On Feb. 18, 1922, officials at Scott Field requested one Type OA airship be assigned for instructing personnel of their two airship companies.
As a result, on the afternoon Aug. 9, 1922, a new shape loomed low and slow in the sky over downtown Belleville. It was the first trial flight of the new Scott Field airship, Army Air Service serial number AS-1503, also known as the OA-1 or “Baby Blimp.” The OA-1 (“OA” was the Army’s designator for Observation Airship) was built by the Goodyear Tire and Rubber Company near Akron, Ohio, and erected at Scott Field under the supervision of A. Leo Stevens, aeronautics instructor at the field.
The OA-1 was 95.5 feet long, approximately 28 feet in diameter, 38.5 feet high, and 29 feet wide, with an envelope of 35,350 cubic feet of hydrogen gas. The gondola beneath held a pilot and up to two passengers.
The 497-pound control car beneath was 12.1 feet long, 2.8 feet wide, and 4 feet high. The total lift (with hydrogen) was 2,390 pounds and useful lift was 893 pounds.
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The OA-1 was powered by a single Lawrance L-3 40 horsepower pusher type engine turning a single wooden two-blade propeller, propelling the Baby Blimp to full speed at 45 mph (nine hours endurance) and a range of 405 miles. At cruising speed, endurance was estimated to be 10 hours and cruising range was 450 miles.
The 1922 price of the OA-1 was $21,250. The airship included two spare motors ($2,750 apiece), two spare envelopes ($7,320 apiece), and two spare sets of control surfaces ($2,550 per set). The OA-1’s ceiling was 4,500 feet. The OA-1 was reported to be unstable in flight, due to its blunt shape.
In its first appearance over Belleville, the Scott Field commandant, German-born Maj. John A. Paegelow, flew the huge silver machine over the city down Main Street a few feet above the buildings. Needless to say, the airship attracted plenty of attention.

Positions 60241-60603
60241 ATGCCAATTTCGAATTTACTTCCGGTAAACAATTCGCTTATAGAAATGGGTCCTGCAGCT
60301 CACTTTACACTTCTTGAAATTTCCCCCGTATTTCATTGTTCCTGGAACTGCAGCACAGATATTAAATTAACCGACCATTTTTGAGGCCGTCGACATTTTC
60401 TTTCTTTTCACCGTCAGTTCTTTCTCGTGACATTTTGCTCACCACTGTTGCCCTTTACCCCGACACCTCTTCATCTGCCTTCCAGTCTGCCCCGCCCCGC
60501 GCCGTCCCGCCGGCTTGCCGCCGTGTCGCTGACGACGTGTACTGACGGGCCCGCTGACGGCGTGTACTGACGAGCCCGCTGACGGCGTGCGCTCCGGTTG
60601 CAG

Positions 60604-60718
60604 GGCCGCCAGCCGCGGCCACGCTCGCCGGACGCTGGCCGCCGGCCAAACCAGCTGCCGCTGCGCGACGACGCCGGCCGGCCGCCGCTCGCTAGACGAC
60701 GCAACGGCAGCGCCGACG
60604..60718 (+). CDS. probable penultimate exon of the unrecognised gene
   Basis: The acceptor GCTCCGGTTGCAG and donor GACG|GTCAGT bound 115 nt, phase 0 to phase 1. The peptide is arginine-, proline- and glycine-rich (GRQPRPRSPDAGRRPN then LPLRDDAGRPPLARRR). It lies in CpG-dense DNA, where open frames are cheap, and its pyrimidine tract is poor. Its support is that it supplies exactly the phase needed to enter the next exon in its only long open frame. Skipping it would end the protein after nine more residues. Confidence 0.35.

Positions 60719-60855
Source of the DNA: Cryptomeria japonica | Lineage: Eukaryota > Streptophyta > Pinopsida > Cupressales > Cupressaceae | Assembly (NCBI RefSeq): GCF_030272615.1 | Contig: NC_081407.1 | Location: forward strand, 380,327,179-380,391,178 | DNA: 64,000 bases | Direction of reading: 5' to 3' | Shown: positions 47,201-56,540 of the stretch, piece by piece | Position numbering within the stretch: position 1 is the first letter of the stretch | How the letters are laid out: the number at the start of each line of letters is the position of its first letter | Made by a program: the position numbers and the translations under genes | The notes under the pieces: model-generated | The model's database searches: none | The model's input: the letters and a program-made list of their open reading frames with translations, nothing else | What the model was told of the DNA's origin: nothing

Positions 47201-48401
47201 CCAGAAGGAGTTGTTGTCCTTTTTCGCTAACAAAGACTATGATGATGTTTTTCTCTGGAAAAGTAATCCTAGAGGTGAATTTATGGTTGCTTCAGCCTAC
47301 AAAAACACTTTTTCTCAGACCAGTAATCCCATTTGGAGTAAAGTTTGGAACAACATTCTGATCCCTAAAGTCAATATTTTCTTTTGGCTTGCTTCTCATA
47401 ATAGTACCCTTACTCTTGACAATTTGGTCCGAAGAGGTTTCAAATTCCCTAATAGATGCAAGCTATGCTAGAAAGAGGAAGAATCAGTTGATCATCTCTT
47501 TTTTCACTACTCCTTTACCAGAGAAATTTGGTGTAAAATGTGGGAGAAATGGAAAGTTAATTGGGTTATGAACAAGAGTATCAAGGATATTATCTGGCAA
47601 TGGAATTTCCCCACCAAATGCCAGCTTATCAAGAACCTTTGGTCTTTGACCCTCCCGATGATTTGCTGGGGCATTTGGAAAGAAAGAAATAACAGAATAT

On Sept. 26, 1922, the OA-1 was involved in a mishap at Scott Field when the Baby Blimp broke loose from its moorings and was dashed against the top of a large hydrogen gas storage tank. Lt. Karl S. Axater, Lt. Phillip Schneeberger, and a Sgt. Adams were in the car of the ship when it broke loose. Axater and Adams were thrown from the car and landed atop the gas storage tank.
Schneeberger found himself alone in the airship, which now had a damaged propeller and was ascending rapidly out-of-control. He leaped from the runaway ship in his parachute, making a safe landing after falling several hundred feet in front of a crowd of horrified onlookers. Axater suffered a sprained ankle and Adams suffered bruises and slight cuts. The lightness of the now-empty OA-1 caused it to shoot up to 15,000 feet.
An airplane from Scott Field, containing Lt. Wells and Lt. Trumbull followed the runaway airship and circled it several times while it was high in the air, but made no attempt to capture the ship. The entire event was plainly visible from nearby Belleville and was watched by thousands of people. The high altitude reached by the OA-1 caused the hydrogen lifting gas to escape quickly and OA-1 came down to earth on its own, landing near Freeburg several hours after it ascended.
Only the slight wind current at high altitude prevented the Baby Blimp from sailing several hundred miles. OA-1 was damaged in its fall and several days of work were required to restore the airship to airworthiness.
END OF THE OA-1
The Baby Blimp continued its training duties at Scott Field for over a year until it was wrecked for a second time, this time Oct. 19, 1923, in a storm at Scott Field, piloted by 1st Lt. Dache M. Reeves. The OA-1 was soon replaced in training by OB- and TA-type airships.